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Schools Are Removing Analogue Clocks Because Students Can't Read Them

What do you remember about school when you were a young kid? Granted, the specifics vary widely depending on your age and where you grew up. But one of the hallmarks for many kids has apparently become outdated.

Remember learning to tell time?

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Of course, digital clocks basically tell the time for you. But a unit or two on reading analogue clocks is pretty standard for many schoolkids. I think I did it in grade two or three.

We no longer live in an analogue era.

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True, analogue clocks are aesthetically pleasing and perfectly functional. But it takes an extra second to tell the time on one. In practical terms, most of us rely on clocks that display the time digitally.

How are kids affected?

For many kids, the analogue time unit teaches them to tell the time this way in case they ever need to — then they grow up and rely on digital clocks the vast majority of the time.

Analogue is outdated.

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That's the conclusion reached by at least some schools in the United Kingdom. Classic analogue clocks have been phased out over the years as students and teachers rely on digital clocks instead.

Modern students are mostly used to digital.

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"The current generation aren't as good at reading the traditional clock face as older generations," U.K. school official Malcolm Trobe told The Telegraph. Officials have taken notice, and they're adapting to the times.

Analogue is out.

Trobe says that exam halls are going to see analogue clocks phased out in favor of digital. The reason is simple: students need to be able to tell the time during an exam, and digital is more familiar.

It's an effort to change with the times.

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While school administrations are often seen as old-fashioned and unwieldy, Trobe said that this is an effort to make students feel more comfortable. Part of this effort is displaying the time in a way that they're familiar with.

Digital is more precise.

"There is actually a big advantage in using digital clocks in exam rooms because it is much less easy to mistake a time on a digital clock when you are working against time," explained Trobe.

Teachers seem to be on board.

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In the Telegraph article, a few teachers said they've seen plenty of students who have trouble telling the time using a traditional analogue clock. During exams, this could be critical.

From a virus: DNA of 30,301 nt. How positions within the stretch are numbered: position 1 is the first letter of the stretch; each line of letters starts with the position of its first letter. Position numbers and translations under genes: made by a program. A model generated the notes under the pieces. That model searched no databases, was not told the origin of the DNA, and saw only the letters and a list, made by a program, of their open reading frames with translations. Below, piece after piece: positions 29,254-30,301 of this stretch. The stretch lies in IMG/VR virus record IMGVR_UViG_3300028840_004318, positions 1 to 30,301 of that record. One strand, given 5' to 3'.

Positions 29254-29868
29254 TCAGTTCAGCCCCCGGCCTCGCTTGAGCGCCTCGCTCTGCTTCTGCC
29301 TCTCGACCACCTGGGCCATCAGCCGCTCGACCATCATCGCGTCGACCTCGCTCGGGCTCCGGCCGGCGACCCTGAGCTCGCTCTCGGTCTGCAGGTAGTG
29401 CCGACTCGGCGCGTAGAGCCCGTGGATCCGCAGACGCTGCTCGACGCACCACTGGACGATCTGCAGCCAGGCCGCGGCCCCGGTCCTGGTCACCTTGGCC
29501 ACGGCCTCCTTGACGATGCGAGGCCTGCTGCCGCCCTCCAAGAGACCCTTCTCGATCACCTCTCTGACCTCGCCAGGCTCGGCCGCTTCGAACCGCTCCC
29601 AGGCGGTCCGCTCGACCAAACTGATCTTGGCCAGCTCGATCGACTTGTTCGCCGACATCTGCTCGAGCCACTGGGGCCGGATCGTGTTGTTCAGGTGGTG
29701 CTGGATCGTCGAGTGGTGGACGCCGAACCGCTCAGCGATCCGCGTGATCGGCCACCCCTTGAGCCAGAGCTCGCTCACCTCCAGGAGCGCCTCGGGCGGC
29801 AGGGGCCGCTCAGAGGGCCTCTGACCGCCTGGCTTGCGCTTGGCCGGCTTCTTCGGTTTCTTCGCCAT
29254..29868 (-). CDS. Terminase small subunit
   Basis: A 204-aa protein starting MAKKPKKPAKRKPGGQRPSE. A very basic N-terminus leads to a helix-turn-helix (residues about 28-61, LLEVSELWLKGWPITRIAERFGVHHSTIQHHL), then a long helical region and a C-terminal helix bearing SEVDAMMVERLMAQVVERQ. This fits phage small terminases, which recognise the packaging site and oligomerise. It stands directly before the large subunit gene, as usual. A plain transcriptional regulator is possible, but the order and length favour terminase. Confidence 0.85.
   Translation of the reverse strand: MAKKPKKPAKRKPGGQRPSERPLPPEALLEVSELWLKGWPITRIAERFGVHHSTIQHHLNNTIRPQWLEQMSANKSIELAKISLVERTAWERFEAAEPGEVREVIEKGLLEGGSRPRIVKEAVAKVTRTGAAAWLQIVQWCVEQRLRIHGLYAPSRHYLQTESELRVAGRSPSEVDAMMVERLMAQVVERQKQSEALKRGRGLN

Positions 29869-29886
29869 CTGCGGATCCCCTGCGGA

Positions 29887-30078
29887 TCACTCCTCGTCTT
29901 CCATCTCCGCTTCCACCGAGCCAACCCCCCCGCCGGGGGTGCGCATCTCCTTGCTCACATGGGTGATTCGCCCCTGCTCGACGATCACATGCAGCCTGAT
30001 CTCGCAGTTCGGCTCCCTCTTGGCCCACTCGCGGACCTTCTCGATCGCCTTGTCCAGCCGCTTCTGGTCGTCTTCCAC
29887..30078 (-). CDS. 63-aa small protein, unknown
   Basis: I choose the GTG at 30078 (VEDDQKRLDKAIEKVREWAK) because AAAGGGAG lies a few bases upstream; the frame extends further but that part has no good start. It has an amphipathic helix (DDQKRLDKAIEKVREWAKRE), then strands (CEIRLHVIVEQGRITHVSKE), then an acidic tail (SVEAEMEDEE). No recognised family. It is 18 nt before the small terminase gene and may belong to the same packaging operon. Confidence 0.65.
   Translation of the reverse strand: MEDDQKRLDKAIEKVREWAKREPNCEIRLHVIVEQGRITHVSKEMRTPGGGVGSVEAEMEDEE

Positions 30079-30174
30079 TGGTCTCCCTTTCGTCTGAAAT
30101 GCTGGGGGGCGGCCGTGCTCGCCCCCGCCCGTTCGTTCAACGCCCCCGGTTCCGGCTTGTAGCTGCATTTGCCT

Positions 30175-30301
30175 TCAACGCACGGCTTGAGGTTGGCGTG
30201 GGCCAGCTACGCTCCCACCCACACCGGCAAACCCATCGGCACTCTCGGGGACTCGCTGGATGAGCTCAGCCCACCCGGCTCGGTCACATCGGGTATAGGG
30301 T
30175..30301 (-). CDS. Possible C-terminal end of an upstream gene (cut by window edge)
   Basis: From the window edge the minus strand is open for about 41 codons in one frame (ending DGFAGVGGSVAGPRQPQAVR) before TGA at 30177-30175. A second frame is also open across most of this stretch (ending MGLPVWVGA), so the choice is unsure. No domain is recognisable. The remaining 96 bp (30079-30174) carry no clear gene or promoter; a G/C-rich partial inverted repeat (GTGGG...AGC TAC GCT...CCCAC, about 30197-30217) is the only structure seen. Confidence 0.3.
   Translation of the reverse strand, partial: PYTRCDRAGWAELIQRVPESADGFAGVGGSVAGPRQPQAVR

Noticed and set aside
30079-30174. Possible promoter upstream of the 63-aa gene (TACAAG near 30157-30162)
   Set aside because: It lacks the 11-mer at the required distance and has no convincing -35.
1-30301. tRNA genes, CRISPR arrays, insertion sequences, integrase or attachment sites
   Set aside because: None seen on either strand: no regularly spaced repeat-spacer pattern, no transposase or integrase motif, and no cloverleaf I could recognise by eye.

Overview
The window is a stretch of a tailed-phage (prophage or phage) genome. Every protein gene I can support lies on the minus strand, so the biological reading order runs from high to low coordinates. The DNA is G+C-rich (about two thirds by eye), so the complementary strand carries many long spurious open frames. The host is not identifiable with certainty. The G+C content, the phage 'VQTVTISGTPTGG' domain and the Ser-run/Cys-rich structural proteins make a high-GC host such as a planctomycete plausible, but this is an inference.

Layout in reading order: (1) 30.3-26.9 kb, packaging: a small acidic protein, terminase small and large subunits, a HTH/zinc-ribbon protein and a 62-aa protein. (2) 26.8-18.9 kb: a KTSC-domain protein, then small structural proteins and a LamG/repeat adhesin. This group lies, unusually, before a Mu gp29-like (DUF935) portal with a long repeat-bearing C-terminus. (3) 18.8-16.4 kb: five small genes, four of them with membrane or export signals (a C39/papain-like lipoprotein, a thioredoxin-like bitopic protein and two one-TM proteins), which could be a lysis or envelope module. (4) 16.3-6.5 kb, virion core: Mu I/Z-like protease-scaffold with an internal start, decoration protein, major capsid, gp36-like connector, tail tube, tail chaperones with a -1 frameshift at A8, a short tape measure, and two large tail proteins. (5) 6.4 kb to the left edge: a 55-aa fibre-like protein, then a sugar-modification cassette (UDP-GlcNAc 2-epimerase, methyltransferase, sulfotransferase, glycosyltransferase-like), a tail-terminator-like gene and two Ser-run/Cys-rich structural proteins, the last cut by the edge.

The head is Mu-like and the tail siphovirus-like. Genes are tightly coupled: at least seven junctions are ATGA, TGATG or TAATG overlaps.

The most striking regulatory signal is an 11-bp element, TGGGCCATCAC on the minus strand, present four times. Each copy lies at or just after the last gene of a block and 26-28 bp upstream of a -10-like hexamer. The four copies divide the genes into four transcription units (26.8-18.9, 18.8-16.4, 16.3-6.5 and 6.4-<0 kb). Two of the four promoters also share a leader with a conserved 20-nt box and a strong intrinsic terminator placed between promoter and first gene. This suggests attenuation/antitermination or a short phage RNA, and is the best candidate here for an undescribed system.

Where does it end?

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"It may be a little sad if youngsters coming through aren't able to tell the time on clock faces," said Trobe, adding, "One hopes that we will be teaching youngsters to read clocks."

The world is increasingly digital.

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This is part of a larger trend, where more and more is accomplished using virtual space, rather than physical space. As we rely on the images on a screen, we can lose touch with images on a page.

Kids are more and more plugged in.

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The Telegraph points out that a doctor has warned that modern kids aren't as good at handling pens and pencils as they could be. The culprit, of course, is an over-reliance on technology.

Well-roundedness is essential.

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"To be able to grip a pencil and move it, you need strong control of the fine muscles in your fingers," said therapist Sally Payne. "Children need lots of opportunity to develop those skills."

It's a sign of the times.

It's difficult for institutions, particularly the ones entrusted with educating our kids, to walk the line between embracing new technology and understanding old technology. Stories like this are signs of incremental change.

What are your thoughts?

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On one hand, it's important for schools to be "user friendly," On the other, it seems like there's a possibility that vital life skills are being forgotten. Share your thoughts in the comments!

h/t: The Telegraph